Jakarta, 7 December 2015—In commemoration of the upcoming Human Rights Day, which is on 10 December, the Indonesian Representative for AICHR and the Embassy of the Kingdom of Netherlands in Indonesia held a viewing of “Timbuktu” followed by a discussion on “Freedom of Religion and Belief and the Challenge of Intolerance in ASEAN.” It was the fifth and final discussion in a series of debate on ASEAN and Human Rights this year. Previous ones highlighted the human rights architecture of ASEAN, human rights and migration, business and human rights, and gender-based violence. HRRC attended the event and distributed the Indonesian translation of the Synthesis and Indonesia Country Report of Keeping the Faith: A Study of Freedom of Thought, Conscience and Religion in ASEAN to the participants.
Timbuktu is a film directed by Abderrahmane Sissako which captures how an armed religious jihadist group enforced their brand of Syariah and affected the lives of the community in a desert area nearby Timbuktu, Mali. The film showed how freedoms, from making music, playing soccer, to how women should dress and who to marry were slowly taken away. The movie was disconcerting and served as a good prelude to the discussion on freedom of religion in Indonesia and ASEAN.
H.E. Rob Swartbol, the Ambassador of the Kingdom of the Netherlands to Indonesia, in his opening remarks noted how 10 December is an important date as it commemorates the adoption of the Universal Declaration of Human Rights on the same date in 1948. He noted that “While universality (of human rights) is beyond question, the world is still struggling with their implementation.”
The Indonesian Representative to the AICHR, Mr. Rafendi Djamin, in opening the dialogue remarked on the progress in the ASEAN human rights architecture, including the signing of the ASEAN Convention on Trafficking in Persons (ACTIP) last month. He also noted that the signing of the Kuala Lumpur Declaration on ASEAN 2025 is a very important event for human rights in the region. It further affirms the vision of ASEAN Community beyond economic integration to include the social and political ones. In order to realize this vision of a region that is united in diversity, answering challenges to democracy and human rights, including the enforcement of freedom of religion and belief, is extremely crucial. He further noted that the ASEAN Human Rights Declaration (AHRD) adopts the UDHR’s precedent in rendering it a non-derogable right. The question that remains is how to implement this normative agreement. Mr. Djamin pointed to the fact that in December 2015 seven of AICHR representatives will end their term, including himself. He expressed his fervent hope that the progress made by the organ, including pursuing the realization of freedom of religion and belief in the region, will be followed up by the new representatives.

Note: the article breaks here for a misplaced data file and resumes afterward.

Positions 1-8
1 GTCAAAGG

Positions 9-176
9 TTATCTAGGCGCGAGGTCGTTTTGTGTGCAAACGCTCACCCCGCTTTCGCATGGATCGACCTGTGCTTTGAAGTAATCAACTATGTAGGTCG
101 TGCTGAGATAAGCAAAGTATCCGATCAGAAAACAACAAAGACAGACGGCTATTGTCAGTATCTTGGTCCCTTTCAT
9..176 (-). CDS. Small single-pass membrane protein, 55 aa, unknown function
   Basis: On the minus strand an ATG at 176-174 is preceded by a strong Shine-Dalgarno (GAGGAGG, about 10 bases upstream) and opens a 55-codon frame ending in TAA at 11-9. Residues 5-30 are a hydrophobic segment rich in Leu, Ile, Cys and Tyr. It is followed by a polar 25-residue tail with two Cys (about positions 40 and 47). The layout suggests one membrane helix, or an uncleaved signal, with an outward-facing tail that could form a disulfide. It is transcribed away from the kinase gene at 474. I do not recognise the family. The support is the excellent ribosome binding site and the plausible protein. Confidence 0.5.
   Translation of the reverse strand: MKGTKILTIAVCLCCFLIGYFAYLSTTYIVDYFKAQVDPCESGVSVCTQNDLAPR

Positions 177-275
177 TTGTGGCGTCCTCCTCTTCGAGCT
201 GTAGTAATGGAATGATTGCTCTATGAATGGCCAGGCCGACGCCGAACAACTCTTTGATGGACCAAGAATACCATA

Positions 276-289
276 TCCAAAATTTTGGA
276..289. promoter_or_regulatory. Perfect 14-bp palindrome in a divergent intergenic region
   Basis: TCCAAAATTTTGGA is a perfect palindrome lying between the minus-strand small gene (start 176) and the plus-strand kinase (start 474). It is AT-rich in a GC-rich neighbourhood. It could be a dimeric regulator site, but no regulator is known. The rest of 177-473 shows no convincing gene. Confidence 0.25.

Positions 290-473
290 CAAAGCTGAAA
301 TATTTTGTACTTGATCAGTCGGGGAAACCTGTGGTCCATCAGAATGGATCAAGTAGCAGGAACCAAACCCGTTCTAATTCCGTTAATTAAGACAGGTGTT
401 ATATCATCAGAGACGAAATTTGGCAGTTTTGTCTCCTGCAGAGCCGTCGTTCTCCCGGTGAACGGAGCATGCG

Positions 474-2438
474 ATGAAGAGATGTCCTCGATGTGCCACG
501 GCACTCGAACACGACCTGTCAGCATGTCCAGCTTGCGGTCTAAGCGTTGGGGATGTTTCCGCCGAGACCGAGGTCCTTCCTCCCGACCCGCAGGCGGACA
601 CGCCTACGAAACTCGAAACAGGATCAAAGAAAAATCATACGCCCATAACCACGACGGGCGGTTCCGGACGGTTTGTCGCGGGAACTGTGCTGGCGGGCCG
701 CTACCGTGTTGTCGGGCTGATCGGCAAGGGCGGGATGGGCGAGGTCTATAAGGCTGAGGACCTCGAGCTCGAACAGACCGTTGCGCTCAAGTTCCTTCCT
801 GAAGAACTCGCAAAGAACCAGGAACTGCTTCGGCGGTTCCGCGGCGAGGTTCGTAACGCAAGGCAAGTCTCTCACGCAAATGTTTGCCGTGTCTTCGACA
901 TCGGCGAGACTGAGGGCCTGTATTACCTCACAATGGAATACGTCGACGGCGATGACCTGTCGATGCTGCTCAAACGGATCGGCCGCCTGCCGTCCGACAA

Also attending the dialogue were Prof Dr H.M. Machasin, MA, Director General for the Guidance for Moslem Community, Ministry of Religious Affairs of the Republic of Indonesia, and Dr. Abdurrahman M. Fachir, Deputy Minister of Foreign Affairs of the Republic of Indonesia. Both speakers outlined how Indonesia is in fact a country where tolerance is part of its culture. The founding of the nation reflected this, with the decision in 18 August 1945 to delete the provision in the draft constitution obliging Moslems to follow Shariah. However, this tradition needs to be defended as there are groups who would like to undermine it.
“In Indonesia we need people to be courageous,” Prof. Machasin stated, referring to pressures exerted by intolerant groups to enforce policies that harm minorities. Dr. Fachir also encouraged the audience to wield one of the most influential factors in the globalized world, social media. He insisted that “It is our obligation to flood it with positive content. Discussing positive values in respecting human rights, dialogue and tolerance,” to counter messages of intolerance.
Prof. Machasin acknowledged there are challenges in resolving the existing religious conflicts but encouraged people not to judge the state of the nation by the acts of a few bad actors. He also cautioned the audience to scrutinize closely what are being branded as religious conflicts in Indonesia. He found that most of these conflicts are in fact motivated by resources or politics, but religion is brought forth as justification. This, he impressed, is why in overcoming such conflicts a multi-faceted approach needs to be employed.